Another laurel from Indian cultural trove, the word “cummerbund” traces its roots back to the Persian phrase “kamar-bandi” . It is a combination of the words “kamar” (waist) and bandi”(band).  The English military officers during their term in colonial India opted for the cummerbund as an alternative to the waistcoat. As the Victorian era began, the civilians found their fancy in cummerbund too and by 1920 it was an appreciated formal accessory.

However, the cummerbunds do hold a more clinical origin. The cummerbund was used as an accessory to give warmth and protection to the local folks in India and Persia from the sudden drop of tropical temperature. Whereas the British officers were inclined on seeking for a cooler dining uniform due to the heat in the Indian subcontinent.

The foundation of “black-tie” lies with the commanding principles it holds. One such direction in formal elocution suggests for the functioning elements of one’s ensemble must be covered. Whence it is essential for either a waistband or a waistcoat to dress over the occurrence of awkward shirt bunching.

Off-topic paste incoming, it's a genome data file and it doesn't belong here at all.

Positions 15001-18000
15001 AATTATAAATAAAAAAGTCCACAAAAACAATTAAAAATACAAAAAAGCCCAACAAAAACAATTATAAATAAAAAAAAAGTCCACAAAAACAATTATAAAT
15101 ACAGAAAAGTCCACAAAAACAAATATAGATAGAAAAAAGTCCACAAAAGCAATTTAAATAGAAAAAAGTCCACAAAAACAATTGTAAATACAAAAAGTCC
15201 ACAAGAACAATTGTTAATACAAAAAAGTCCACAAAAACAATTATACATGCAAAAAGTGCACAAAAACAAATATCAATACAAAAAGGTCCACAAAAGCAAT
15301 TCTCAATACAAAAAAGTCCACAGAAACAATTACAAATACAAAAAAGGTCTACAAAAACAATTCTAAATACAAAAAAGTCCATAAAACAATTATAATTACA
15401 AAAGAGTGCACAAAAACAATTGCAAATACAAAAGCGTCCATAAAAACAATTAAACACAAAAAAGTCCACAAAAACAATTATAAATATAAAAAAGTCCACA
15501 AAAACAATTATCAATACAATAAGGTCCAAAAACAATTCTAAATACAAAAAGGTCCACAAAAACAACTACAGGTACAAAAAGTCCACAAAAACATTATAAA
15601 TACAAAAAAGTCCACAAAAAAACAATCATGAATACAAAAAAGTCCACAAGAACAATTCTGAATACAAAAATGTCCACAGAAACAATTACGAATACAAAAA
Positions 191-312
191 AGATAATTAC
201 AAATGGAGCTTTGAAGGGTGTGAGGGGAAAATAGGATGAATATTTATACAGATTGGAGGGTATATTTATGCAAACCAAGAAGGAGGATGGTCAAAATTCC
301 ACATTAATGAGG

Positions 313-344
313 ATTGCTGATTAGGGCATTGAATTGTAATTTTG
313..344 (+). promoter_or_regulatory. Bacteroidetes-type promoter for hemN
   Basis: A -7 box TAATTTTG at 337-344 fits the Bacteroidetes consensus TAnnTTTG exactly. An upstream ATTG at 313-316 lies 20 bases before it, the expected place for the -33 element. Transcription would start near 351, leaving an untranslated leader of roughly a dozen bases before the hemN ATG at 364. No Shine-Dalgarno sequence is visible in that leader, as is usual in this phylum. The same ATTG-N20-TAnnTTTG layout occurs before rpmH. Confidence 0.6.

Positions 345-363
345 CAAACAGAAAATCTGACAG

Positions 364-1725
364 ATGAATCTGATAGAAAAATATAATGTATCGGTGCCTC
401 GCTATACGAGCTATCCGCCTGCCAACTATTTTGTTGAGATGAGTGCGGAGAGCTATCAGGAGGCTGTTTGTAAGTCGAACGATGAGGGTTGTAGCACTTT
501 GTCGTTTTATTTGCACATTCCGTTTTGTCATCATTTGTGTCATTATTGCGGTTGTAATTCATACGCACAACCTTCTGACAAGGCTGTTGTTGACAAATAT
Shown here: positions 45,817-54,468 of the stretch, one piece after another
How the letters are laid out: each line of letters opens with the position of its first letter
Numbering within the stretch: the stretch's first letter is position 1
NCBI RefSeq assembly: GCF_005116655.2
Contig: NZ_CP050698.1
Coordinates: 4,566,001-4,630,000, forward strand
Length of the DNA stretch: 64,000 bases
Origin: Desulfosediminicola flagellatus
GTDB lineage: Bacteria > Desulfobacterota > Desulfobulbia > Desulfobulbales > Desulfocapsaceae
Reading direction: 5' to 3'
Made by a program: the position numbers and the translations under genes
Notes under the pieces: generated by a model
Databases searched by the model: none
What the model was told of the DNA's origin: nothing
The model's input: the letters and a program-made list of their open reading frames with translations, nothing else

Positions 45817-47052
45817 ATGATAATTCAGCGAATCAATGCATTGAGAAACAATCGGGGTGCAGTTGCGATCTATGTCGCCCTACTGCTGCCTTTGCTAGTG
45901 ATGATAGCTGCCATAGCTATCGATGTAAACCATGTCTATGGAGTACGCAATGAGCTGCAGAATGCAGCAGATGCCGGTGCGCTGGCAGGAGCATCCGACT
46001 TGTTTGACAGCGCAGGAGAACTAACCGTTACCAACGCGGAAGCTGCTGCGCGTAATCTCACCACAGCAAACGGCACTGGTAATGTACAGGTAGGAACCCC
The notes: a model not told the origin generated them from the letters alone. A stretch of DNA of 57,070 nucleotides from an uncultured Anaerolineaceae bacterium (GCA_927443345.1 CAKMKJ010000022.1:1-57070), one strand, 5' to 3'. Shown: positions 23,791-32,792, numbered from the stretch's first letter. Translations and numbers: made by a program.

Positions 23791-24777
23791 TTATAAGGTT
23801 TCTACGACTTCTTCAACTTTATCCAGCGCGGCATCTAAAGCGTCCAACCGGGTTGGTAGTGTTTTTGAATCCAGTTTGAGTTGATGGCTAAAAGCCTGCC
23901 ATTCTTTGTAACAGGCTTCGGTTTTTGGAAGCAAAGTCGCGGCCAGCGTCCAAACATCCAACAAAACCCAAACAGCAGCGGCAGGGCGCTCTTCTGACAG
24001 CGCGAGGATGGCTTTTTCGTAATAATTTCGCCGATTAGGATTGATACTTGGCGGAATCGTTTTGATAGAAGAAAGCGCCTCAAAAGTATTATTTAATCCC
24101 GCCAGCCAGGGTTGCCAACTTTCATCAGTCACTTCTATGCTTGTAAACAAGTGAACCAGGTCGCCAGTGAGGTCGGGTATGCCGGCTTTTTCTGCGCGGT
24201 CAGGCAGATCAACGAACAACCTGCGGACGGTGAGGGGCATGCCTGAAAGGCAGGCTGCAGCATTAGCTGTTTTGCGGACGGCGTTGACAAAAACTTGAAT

While Black Tie standards demand the cummerbund to be black, trends have found acceptance for colours into the formal outfits as well. Deep tones of burgundy, plum, bottle green and blue are considered appropriate hues for cummerbunds. Nevertheless, the bow tie is to follow the traditional code of black if one opts for a colourful cummerbund. Throwing multiple colours in a tuxedo takes a compromising toll on its integrity.

Most if not all cummerbunds have pleats. These pleats once had functional values, serving the purpose of pockets to withhold ticket stubs and other night-at-the-opera sorts of things. The correct way of wearing a cummerbund with pleats is to wear the pleats facing upwards. In drawing the discussion to close, cummerbunds tend to make men appear taller with a narrow waist.